Ash 2020 – IGM averts disaster, but competition looms

Sellside firefighting has saved the day for IGM, but Ash hears of some pretty potent anti-CD20 competition for the company.

With IGM Biosciences closing the day up 17% the company’s analyst event on Saturday afternoon had clearly persuaded enough of the sellside that disappointing Ash data with its anti-CD20 bispecific, IGM-2323, was not the whole story after all.

But this is a crowded space, and more traditionally designed CD20 bispecifics are showing impressive efficacy in many more lymphoma patients. Illustrating the abundance of riches, Ash saw Roche boast two different assets, mosunetuzumab and glofitamab, while Genmab’s epcoritamab is delivered subcutaneously.

Best in class?

Jefferies went as far as describing epcoritamab, which Genmab has partnered with Abbvie, as best in class, and SC administration could be a game changer.

Copenhagen University Hospital’s Dr Martin Hutchings said that not only could this offer a convenience advantage, it could also help mitigate cytokine release syndrome. In addition, much of the dosing can be done at home, where side effects can also mostly be managed, he told Ash on Sunday.

In terms of efficacy epcoritamab’s non-Hodgkin’s lymphoma data were broken down into diffuse large B-cell lymphoma and follicular lymphoma, and the remission rates were 68% and 90%. At the high end of dosing (48-60mg) the DLBCL response rate rose to 91%, said Dr Hutchings.

A separate CD20 bispecific, Regeneron’s odronextamab, also boasted a 90% response rate in follicular lymphoma, but with five treatment-related deaths there are serious question marks over its toxicity. Remarkably, Dr Rajat Bannerji from Rutgers Cancer Institute of New Jersey said this project had an “acceptable risk-benefit profile”.

Those interested in basic science will note these antibodies’ designs. Odronextamab and Roche’s mosunetuzumab are normal-sized MAbs with differing binding domains on their two Fab arms, epcoritamab is a Duobody construct, while glofitamab uses a 2+1 design comprising two CD20-binding domains, one CD3 binder and a silent Fc region.

Of course, all are typical IgG antibodies, while IGM’s uniqueness is the use of the more complex, but potentially more potent, IgM type. It should also be stressed that competition in the CD20 arena might not bother IGM too much, as IGM-2323 might simply serve as a test case for broader applicability of its IgM technology.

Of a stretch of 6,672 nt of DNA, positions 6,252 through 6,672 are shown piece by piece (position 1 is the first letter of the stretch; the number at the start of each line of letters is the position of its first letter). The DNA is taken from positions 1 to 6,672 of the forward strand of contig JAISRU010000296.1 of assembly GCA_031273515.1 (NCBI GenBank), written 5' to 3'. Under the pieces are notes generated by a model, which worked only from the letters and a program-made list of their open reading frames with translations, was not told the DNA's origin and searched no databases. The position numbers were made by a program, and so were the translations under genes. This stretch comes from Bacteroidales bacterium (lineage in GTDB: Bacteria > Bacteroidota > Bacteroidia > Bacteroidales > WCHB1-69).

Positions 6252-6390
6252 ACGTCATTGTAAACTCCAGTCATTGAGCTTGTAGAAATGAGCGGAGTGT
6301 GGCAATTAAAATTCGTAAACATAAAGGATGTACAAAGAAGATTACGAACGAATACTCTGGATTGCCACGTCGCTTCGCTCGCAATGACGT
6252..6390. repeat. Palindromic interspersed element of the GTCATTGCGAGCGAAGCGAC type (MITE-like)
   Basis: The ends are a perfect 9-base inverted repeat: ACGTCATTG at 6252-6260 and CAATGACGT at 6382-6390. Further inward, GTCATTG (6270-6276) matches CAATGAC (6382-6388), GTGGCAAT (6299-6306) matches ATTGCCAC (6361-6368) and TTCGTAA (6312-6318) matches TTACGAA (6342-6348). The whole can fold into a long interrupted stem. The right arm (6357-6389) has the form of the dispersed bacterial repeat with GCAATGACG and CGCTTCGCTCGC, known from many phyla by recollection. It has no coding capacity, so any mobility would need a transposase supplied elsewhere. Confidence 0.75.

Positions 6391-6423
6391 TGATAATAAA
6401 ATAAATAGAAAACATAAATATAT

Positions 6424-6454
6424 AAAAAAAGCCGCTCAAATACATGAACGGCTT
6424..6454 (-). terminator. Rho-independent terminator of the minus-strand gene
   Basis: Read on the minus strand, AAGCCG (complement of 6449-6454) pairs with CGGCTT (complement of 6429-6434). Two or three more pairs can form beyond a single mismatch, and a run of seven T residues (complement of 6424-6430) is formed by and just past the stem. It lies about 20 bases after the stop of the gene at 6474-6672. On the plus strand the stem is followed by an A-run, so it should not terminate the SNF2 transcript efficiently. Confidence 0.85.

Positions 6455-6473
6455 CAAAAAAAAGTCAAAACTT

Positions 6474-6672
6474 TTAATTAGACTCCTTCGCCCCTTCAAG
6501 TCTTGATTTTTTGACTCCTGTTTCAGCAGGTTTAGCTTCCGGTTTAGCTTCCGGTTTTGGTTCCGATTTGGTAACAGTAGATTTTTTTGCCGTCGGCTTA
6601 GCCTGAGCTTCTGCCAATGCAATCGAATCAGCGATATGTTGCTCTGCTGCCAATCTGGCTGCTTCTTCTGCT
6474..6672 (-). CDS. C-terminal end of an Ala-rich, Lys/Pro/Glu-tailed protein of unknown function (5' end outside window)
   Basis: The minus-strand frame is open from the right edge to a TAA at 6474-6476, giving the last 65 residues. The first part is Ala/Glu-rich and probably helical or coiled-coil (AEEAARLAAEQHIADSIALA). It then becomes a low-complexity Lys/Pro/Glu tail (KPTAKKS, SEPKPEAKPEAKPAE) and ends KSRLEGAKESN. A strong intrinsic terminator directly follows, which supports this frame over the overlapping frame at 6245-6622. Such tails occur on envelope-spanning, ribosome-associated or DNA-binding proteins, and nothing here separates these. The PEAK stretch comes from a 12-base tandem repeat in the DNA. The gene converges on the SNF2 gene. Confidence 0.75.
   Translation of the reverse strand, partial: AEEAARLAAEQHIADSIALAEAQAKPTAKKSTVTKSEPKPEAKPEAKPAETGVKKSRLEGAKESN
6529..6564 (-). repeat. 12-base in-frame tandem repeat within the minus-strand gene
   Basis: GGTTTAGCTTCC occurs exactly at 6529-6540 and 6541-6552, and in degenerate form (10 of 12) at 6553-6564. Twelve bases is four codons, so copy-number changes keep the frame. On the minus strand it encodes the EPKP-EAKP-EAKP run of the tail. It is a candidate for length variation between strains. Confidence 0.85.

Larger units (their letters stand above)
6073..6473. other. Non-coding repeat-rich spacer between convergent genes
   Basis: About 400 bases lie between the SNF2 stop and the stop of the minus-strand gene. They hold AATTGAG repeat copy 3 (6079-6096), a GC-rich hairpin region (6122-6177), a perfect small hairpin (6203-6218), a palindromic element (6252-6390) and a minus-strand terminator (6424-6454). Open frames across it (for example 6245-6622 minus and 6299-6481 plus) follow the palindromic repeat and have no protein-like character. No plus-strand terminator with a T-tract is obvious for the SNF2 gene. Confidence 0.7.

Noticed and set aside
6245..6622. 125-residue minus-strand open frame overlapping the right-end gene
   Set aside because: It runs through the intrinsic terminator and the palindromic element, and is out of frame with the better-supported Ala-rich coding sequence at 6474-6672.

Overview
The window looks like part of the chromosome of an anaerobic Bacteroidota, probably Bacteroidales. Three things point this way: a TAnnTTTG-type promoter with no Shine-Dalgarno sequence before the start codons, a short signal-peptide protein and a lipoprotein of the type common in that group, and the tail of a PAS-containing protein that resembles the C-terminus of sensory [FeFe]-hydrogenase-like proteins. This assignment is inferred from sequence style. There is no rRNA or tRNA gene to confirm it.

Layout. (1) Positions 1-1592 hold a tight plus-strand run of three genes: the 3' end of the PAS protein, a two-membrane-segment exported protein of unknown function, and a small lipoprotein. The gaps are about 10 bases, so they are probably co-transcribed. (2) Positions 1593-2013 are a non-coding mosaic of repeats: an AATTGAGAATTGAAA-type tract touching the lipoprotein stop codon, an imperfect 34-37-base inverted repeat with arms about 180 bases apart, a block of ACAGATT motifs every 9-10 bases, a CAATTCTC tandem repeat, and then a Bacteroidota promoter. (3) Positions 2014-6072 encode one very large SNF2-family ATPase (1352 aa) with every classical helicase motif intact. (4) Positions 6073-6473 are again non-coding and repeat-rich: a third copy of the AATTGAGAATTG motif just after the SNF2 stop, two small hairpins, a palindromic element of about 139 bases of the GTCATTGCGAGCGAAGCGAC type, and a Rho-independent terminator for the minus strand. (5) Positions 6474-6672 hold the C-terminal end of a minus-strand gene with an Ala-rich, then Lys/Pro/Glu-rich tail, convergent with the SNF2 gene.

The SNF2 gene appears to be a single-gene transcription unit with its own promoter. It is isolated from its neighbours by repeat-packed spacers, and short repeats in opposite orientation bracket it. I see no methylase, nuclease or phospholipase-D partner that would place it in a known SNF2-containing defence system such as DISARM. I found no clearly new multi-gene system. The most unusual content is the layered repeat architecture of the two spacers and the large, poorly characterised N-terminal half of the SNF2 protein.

Selected anti-CD20 bispecifics presented at Ash 2020
Project Odronextamab (REGN1979) Mosunetuzumab (RG7828) Epcoritamab (GEN3013) Glofitamab (RG6026)
Company Regeneron Roche Genmab/Abbvie Roche
Format 1 + 1 1 + 1 1 + 1 Duobody, silent Fc, SC 2 + 1, silent Fc
Setting ≥2L NHL ≥3L FL ≥2L NHL ≥2L NHL
Efficacy FL: 90% ORR, 21/30 CR
DLBCL: 40% ORR, 11/35 CR
68% ORR, 32/62 CR FL: 90% ORR, 5/10 CR
DLBCL: 68% ORR, 10/22 CR
64% ORR, 28/52 CR
Treatment- related AEs   64% ≥gr3,
45% serious
36% ≥gr3,
15% serious
Highest was gr3 anaemia ~11%; ~6% had gr3 pyrexia, fatigue & hypotension 35% ≥gr3,
54% serious, mostly neutropenia
Treatment- related deaths 5* (4%) 1** (2%) 0 (0%) 0 (0%)
FL=follicular lymphoma; DLBCL=diffuse large B-cell lymphoma; both are subsets of NHL=non-Hodgkin's lymphoma; CR=complete remission; ORR=overall response rate. Deaths due to: *gastric perforation, pneumonia, pneumocystitis, tumour lysis syndrome & toxoplasmosis; **pneumonia.

Dr Hutchings also profiled Roche’s glofitamab on Sunday, saying step-up dosing had improved overall remission rates to 64%. Among 105 other subjects given the previous fixed-dosing regimen the ORR was 51%, with 38 complete remissions.

Glofitamab hails from Roche’s pharma division, while mosunetuzumab is derived from its internally competing Genentech division. The latter’s trial was presented today by Dr Sarit Assouline, of Jewish General Hospital, who cited a 68% overall remission rate in follicular lymphoma, with a 52% rate of CRs.

While this seems lower than for some other assets in this less aggressive lymphoma subtype, the trial enrolled a later-line population, comprising no second-line patients. There was also one mosunetuzumab-related death, though overall toxicity looked relatively manageable.

Interestingly, Dr Assouline told Ash that this project was also being developed for SC delivery, but said only time would tell which of the bevy of anti-CD20 bispecifics came out best.

An earlier presentation had shown a 64% ORR for mosunetuzumab in a first-line cohort of DLBCL patients who were elderly or unfit. A sixth anti-CD20 bispecific, Xencor’s plamotamab, did not feature at this year’s Ash, but previously yielded disappointing efficacy.

It seems that Roche, which already sells the anti-CD20 MAbs Rituxan and Gazyva, will not give up market share without a fight. Having to choose between two wholly owned assets that are now in pivotal development is a nice problem to have.

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